raven and kestrel cronked

and mewed near the quarry


and out over the silver-plated sea

two white birds flew westward

on a closely parallel course

as we walked east in the sun

hearing out on the skerries

the sad song of the reedbuoy

wingless and anchored

each siging exhalation

the breath of its warning voice.

           - Anne Born from her collection 'Planting Light',

                                                          West Kirby: Headland, 1999, p. 50

Michael D. Higgins concludes on a note of cautious optimism, for if we can learn to be tolerant and establish hospitality as a general rule, then we would open up ourselves to hearing a multitude of stories. Only then it becomes possible to share a panoply of dreams – as migrants have always been called upon to do. Here Michael D. Higgins reminds of the importance of the story teller who knows the many dreams of mankind. When telling them, he can set free dreams from all kinds of boundaries and inhibitions towards the others.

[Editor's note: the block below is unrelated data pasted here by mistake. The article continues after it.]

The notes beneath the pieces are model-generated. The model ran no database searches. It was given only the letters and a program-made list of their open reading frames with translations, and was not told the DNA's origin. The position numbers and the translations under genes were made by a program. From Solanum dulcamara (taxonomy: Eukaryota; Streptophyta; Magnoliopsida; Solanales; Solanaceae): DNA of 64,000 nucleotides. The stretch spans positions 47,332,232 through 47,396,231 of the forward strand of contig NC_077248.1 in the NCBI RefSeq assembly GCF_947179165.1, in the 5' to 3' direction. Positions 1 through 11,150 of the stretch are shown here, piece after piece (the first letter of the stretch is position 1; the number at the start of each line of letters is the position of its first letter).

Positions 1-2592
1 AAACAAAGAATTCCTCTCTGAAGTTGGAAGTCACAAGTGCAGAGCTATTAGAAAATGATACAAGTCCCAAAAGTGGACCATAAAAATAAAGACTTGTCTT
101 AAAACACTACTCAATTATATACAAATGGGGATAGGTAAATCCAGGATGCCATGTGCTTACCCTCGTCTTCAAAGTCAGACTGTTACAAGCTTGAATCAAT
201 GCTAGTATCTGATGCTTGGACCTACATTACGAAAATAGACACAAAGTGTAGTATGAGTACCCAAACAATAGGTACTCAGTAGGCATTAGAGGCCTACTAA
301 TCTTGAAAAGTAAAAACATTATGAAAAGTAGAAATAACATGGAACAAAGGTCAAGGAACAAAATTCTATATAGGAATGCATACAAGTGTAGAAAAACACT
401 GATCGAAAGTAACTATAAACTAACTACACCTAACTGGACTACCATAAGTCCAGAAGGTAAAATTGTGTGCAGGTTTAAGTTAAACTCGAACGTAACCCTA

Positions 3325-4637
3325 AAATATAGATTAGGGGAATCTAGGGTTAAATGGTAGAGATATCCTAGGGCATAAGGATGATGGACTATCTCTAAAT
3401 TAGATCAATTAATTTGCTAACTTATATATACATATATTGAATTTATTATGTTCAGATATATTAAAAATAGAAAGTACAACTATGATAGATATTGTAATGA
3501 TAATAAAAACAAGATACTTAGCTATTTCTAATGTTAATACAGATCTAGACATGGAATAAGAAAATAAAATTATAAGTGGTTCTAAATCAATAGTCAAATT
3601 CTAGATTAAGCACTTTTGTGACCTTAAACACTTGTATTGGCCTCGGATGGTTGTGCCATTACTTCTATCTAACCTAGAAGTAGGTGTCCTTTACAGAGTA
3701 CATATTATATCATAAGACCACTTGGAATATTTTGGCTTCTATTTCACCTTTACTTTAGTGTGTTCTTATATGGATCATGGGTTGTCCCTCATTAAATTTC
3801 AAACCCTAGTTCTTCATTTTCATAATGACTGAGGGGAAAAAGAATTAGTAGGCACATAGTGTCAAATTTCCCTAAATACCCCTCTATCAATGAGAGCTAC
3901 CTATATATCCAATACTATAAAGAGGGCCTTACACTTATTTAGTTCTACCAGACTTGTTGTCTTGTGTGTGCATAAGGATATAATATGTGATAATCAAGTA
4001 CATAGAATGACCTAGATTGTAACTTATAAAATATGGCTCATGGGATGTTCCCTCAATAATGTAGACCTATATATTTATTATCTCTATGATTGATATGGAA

Still, there is a harsh reality. Many migrants have left not only stories stemming from powerful dreams behind, but also the home they once had. And it was there that they dreamt about destinations in far away lands so that they came to believe once there it could alleviate them from all their present pains. Instead sea weed has become the food for disappointment after a hard landing! Once washed ashore, all those dreams have been replaced by just one dream, the dream conjured up and held onto although an indomitable hope, namely to be able to return home one day and that safe and sound.

Michael D. Higgins reaccounts at personal level that he has often felt the experience of migration in his own life. It is an endless voyage through another sense of not belonging. And he means an experience he made not as a stranded migrant but as someone brought up in Europe: "As a participant in the intellectual and political world, I have been made conscious of how little sharing there is of insights, what little companionship in struggle, what little celebration of creativity – or what the authoritarians squash in their madness, namely a love for humanity."